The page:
Point-Prevalence Surveys in SNFs Help Cut COVID-19 TransmissionLast Updated: July 02, 2020. Conducting point-prevalence surveys in skilled nursing facilities can inform cohorting and infection prevention and control activities to reduce transmission, according to research published in the July 1 early-release issue of the U.S. Centers for Disease Control and Prevention Morbidity and Mortality Weekly Report.
THURSDAY, July 2, 2020 (HealthDay News) -- Conducting point-prevalence surveys in skilled nursing facilities (SNFs) can inform cohorting and infection prevention and control (IPC) activities to reduce transmission, according to research published in the July 1 early-release issue of the U.S. Centers for Disease Control and Prevention Morbidity and Mortality Weekly Report.
Noting that the Detroit Health Department and area hospitals detected an increase in COVID-19 diagnoses, hospitalizations, and associated deaths among SNF residents during March 2020, Guillermo V. Sanchez, M.P.H., from the CDC COVID-19 Response Team, and colleagues described efforts to inform severe acute respiratory syndrome coronavirus 2 (SARS-CoV-2) infection prevention in SNFs.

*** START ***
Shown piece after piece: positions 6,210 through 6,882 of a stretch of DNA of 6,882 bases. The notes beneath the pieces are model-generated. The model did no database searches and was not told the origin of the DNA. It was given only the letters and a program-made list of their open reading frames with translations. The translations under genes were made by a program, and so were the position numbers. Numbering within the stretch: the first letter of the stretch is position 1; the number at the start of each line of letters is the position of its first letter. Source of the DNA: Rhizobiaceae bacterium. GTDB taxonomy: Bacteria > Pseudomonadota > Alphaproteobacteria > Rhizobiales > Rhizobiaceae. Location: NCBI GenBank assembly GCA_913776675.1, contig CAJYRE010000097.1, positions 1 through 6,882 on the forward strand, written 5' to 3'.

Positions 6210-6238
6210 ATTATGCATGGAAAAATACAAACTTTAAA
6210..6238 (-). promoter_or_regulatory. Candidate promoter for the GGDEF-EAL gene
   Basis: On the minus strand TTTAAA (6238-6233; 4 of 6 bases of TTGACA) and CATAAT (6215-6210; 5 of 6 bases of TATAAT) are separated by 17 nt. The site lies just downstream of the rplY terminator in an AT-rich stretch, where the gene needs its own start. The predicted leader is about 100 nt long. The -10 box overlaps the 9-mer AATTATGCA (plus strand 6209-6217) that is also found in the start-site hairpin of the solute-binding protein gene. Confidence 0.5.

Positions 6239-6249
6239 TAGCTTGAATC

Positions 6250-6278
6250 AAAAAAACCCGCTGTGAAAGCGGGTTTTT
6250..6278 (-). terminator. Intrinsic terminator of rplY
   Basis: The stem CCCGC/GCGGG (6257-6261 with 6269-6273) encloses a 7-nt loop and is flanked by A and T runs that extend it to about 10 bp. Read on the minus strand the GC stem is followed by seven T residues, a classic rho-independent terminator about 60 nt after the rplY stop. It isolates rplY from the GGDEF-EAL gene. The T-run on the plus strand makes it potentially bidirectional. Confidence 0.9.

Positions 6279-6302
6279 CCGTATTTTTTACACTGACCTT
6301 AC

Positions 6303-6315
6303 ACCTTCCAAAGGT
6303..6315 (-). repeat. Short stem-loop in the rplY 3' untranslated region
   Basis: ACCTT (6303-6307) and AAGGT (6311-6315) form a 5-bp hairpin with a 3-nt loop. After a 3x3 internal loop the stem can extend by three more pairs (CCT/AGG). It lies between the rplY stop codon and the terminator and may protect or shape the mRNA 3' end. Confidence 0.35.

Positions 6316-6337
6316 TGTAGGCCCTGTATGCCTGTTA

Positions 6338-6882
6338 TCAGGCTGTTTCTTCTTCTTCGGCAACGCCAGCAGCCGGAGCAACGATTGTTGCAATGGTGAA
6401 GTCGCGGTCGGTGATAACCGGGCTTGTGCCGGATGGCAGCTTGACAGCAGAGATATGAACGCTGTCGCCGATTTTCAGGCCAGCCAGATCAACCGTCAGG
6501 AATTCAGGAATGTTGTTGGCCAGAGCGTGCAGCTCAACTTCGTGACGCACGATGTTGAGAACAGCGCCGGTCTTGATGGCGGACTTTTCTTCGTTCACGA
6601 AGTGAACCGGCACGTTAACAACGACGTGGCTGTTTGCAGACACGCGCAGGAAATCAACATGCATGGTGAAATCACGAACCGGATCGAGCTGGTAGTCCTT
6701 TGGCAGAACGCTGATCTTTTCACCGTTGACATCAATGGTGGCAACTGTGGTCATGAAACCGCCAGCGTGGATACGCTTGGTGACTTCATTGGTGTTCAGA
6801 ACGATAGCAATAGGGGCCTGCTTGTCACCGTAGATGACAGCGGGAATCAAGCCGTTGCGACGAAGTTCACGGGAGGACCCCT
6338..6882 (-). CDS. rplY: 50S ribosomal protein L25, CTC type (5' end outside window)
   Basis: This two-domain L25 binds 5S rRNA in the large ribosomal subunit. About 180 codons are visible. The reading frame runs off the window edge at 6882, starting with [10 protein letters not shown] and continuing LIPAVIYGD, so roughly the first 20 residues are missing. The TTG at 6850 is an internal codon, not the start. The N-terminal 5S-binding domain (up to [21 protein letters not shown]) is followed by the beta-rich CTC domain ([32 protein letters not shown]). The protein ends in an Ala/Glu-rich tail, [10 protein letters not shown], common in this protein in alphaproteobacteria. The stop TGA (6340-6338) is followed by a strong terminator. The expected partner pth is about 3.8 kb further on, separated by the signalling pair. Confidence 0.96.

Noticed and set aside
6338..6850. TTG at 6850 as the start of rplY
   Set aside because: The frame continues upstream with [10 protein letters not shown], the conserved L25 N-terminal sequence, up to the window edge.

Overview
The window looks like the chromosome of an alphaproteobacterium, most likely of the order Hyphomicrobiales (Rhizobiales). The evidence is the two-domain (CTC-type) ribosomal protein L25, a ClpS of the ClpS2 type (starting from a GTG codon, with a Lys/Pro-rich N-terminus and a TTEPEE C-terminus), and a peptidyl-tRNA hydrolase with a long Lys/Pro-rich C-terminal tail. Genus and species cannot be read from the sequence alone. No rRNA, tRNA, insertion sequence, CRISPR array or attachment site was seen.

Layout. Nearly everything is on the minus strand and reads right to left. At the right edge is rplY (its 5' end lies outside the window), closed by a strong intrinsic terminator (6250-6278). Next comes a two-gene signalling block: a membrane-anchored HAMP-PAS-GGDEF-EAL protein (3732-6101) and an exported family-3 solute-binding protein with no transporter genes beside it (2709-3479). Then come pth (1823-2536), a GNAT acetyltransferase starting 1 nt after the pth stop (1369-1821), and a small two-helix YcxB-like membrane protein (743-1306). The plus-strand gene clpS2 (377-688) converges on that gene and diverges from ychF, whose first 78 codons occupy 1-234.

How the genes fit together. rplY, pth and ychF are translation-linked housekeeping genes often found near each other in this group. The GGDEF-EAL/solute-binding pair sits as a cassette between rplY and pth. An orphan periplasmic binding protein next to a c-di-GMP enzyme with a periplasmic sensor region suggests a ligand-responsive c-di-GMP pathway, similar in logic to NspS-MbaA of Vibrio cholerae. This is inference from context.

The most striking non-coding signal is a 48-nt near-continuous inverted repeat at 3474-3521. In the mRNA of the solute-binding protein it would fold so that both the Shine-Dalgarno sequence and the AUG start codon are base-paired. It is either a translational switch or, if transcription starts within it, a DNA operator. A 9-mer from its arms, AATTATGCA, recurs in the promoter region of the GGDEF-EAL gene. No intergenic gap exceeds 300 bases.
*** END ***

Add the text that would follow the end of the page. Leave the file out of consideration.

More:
The researchers note that the Detroit Health Department collaborated with partners to rapidly expand SARS-CoV-2 testing and implement IPC activities in all SNFs in the Detroit area. Among 2,773 residents of 26 Detroit SNFs, 1,207 laboratory-confirmed cases of COVID-19 were identified during March 7 to May 8 (before [March 7 to April 7] and after two point-prevalence surveys [April 8 to 25 and April 30 to May 8]), with an overall attack rate of 44 percent. Within 21 days of receiving their first positive test result, 37 and 24 percent of the 1,207 COVID-19 patients were hospitalized and died, respectively. The percentage of positive test results decreased from 35 to 18 percent among facilities participating in both surveys.
"As the availability of SARS-CoV-2 testing increases, repeated point-prevalence surveys and intensified IPC support from public health practitioners are essential components of COVID-19 IPC strategies in SNFs experiencing COVID-19 outbreaks," the authors write.
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